PHOTOSYN as a Newsgroup
smith-una at yale.edu
Tue Dec 8 15:35:06 EST 1992
[some stuff deleted]
>> Una Smith, smith-una at yale.edu
> Jonathan Marder, marder at agri.huji.ac.il
>But my main concern is what to do with the specific case of PHOTOSYN.
>This was set up on LISTSERV because that is what I knew about two years
>ago. In retrospect, it would probably have been better to have started
I've been a PHOTOSYN subscriber off and on for a number of years (and
enjoyed it), and I notice that log files of all traffic are apparently
not kept. Why not? That's a standard feature of most LISTSERV groups.
The TAXACOM group keeps a very nice list of plant taxonomists: the
list is available via anonymous ftp on huh.harvard.edu, and is maintained
by a volunteer (the name changes every few years) identified in the list.
It would be quite easy to produce such a list, starting with the current
PHOTOSYN subscribers (LISTSERV command REV PHOTOSYN).
>The main response I am getting from the present list members is "don't
>change anything - we can handle the present system so don't complicate
>things." Indeed, I hope that any changes made have minimal impact on
>those subscribers who chose to remain subscribed via email.
Yes, that's the usual feeling. LISTSERV users generally like LISTSERV
and don't want to learn a separate protocol: the same set of commands
(subscribe, unsubscribe, send, nomail, etc.) work for many lists. Also,
the response is virtually immediate: no waiting a week, as is now the
case with the Bionet e-mail subscriptions that are handled by BIOSCI.
BTW: every LISTSERV user should get a copy of the LISTSERV REFCARD,
which is a very useful document.
>For the non-technically minded, the single issue at stake is "do we want
>PHOTOSYN traffic to increase?" (I am taking careful note of responses on
This is an important question, and it does affect where in Usenet you
choose to put PHOTOSYN. See below.
>> Perhaps it's time to create a new domain: I propose "bio", and thus
>> bio.photosynthesis! I will be happy to propose this formally in
>> bit.admin if Jonathan Marder, owner of PHOTOSYN, likes the idea. Or
>> he could propose it himself...
>I can't see myself embarking personally on this crusade (tho' please go
It involves nothing more than a statement of why the alternatives are
less ideal, when requesting the gate from the folks who watch over
>IF we get PHOTOSYN into the Usenet, I want it done smoothly and sensibly
>via whatever mechanism works best. I personally have enormous respect for
>the way Dave Kristofferson has developed the Bionet hierarchy (I think that
>Una Smith agrees with me on this). I am fully sympathetic with Dave's
>attitude to the LISTSERV system, and very much appreciate his valuable
As do I. Dave Kristofferson has done more work than anyone else to
create the Bionet hierarchy, and he's naturally proud of it. I agree
whole-heartedly with most of what he's done, and what he has said he
plans to do in the future. I have also invested a lot of my own time
in Bionet, and I feel entitled to say how I think it could be made
even better. I would like to see the Bionet domain of Usenet grow to
include all professional biology newsgroups, but the historical paths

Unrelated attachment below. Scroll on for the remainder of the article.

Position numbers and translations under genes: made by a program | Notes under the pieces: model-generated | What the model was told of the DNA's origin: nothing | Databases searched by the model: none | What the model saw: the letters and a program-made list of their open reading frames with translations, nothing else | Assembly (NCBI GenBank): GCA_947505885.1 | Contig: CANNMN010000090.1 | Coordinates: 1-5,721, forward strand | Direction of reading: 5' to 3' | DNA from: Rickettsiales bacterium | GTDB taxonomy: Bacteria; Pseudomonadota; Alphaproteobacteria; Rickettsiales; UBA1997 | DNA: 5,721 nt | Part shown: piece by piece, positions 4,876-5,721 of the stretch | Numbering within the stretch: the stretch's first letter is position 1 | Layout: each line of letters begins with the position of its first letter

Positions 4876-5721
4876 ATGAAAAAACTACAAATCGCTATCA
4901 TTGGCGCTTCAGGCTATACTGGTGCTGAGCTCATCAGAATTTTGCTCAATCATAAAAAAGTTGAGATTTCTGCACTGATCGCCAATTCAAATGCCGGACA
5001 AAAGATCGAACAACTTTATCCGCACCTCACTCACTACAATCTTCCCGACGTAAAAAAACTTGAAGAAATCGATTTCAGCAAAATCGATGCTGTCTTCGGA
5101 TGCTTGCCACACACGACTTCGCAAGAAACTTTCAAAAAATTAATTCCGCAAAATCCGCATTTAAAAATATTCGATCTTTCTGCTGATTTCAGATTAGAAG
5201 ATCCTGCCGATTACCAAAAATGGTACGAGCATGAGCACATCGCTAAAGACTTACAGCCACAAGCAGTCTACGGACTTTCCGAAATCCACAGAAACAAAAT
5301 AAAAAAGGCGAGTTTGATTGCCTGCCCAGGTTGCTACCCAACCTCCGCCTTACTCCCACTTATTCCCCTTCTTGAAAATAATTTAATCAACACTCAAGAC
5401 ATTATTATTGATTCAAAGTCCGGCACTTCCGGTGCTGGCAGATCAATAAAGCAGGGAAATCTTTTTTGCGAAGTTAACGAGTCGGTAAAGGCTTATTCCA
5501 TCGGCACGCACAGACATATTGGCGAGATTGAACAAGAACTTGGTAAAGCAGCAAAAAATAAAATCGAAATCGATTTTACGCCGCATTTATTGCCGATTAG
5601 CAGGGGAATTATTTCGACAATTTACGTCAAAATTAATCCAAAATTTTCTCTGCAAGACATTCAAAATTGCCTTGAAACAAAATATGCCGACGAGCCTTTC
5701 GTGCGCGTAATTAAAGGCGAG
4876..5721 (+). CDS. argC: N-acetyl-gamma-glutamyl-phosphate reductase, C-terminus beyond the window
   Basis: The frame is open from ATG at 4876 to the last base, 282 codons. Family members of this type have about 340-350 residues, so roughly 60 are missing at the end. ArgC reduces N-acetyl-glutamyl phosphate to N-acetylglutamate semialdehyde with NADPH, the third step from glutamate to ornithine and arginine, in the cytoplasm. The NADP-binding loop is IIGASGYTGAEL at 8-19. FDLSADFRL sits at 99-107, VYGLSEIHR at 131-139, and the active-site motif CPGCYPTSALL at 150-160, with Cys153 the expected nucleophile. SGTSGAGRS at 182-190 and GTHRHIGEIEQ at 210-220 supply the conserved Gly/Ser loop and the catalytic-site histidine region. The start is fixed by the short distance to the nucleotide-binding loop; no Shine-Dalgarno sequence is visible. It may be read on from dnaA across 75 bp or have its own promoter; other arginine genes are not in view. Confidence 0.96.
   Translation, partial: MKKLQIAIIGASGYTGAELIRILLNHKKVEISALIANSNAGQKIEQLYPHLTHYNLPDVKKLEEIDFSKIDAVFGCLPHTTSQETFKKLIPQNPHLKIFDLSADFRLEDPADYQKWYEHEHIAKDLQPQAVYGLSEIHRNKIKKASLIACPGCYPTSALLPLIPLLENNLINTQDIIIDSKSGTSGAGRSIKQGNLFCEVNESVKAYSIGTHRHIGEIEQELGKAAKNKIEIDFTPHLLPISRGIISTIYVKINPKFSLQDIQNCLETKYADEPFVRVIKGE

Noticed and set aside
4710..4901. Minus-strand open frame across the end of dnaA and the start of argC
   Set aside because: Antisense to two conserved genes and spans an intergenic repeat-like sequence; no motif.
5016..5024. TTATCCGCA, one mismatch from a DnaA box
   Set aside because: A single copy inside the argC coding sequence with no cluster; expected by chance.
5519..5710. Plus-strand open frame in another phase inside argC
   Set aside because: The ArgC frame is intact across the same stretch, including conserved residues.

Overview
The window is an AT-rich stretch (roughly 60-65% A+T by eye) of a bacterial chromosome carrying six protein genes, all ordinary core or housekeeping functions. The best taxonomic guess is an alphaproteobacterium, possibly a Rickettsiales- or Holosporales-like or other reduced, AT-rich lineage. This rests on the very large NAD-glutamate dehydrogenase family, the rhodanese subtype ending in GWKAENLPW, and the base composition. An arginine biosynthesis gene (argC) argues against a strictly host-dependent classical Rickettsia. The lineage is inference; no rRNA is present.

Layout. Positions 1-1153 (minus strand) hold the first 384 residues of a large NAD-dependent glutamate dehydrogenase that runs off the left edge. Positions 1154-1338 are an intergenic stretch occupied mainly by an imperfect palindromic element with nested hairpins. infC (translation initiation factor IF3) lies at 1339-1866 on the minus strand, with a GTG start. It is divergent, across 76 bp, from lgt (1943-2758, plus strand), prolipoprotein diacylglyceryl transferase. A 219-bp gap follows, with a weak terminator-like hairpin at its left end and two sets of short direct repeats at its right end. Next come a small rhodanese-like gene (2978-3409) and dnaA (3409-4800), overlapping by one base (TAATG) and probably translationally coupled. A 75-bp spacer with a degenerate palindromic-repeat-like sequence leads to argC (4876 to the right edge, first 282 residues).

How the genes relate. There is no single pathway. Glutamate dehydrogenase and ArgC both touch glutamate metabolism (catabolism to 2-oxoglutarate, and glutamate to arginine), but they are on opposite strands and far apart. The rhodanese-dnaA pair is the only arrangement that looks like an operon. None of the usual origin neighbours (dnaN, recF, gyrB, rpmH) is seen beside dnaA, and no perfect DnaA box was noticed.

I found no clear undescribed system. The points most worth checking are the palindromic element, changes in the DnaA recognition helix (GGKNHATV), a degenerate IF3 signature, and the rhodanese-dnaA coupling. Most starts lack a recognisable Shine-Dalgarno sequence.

of both BIOSCI (as separate from Bionet) and the LISTSERV groups makes
that impractical or impossible for quite a few biology interest groups
at this time. Someday, I am sure, these groups will all be integrated
in a rational way, as technology changes and biologists become
universally comfortable using computers (perish the thought! ;-).
>advice. I also want PHOTOSYN to find a sensible spot in the Usenet
>hierarchy (i.e. bio.photosynthesis or bionet.photosynthesis sound equally
>good to me, Una).
Dave presents two alternatives: the bionet hierarchy, which is quite
professional, or the sci.bio hierarchy, which is not. Why didn't Dave
put his groups there in the beginning, thus improving the professionalism
there as some of the other sci.* groups have done? Well, he didn't, and
consequently sci.bio is full of lay speculation and the biologists hang
out in the bionet groups. Consequently, sci.bio seems on the surface a
pretty awful alternative to bionet. However it is not so bad at all.
The sci.bio group is pretty chaotic, but sci.bio.technology is not.
Sci.bio.technology is a gated LISTSERV group, BIOTECH at umdd.umd.edu, and
it's traffic is quite reasonable. Dan Jacobs <dan at UMDD.umd.edu) is the
list manager/owner. There are 280 LISTSERV subscribers. It seems that
Dan Jacobs handles the gating himself rather than using the service
offered at American University, but some 216 other mailing lists are
gated into Usenet, most by American University (data from bit.admin
periodic posting on gateways).
I've changed my mind about the sci.bio hierarchy, and would now
recommend a gate into sci.bio.photosynthesis, at least on a trial basis.
Jonathan: for your purposes, I think this is the way to go.
>One advantage of "bit.listserv.photosyn" is that it could be a temporary
>measure to test the water.
Yes. Ditto "sci.bio.photosyn" or "sci.bio.photosynthesis".
>Also, I am not sure if we would even make the
>necessary vote on Bionet (i.e. my impression is that the present
>subscribers to PHOTOSYN would see little to gain).
That's a very good point. As some bionet.general readers may recall, I
was one of the people who harrassed him about establishing voting rules
for the bionet groups last year. I think the rules are good and
necessary, but they weren't designed with the transfer of pre-existing
groups in mind.
Una Smith Biology Department smith-una at yale.edu
New Haven, CT 06511
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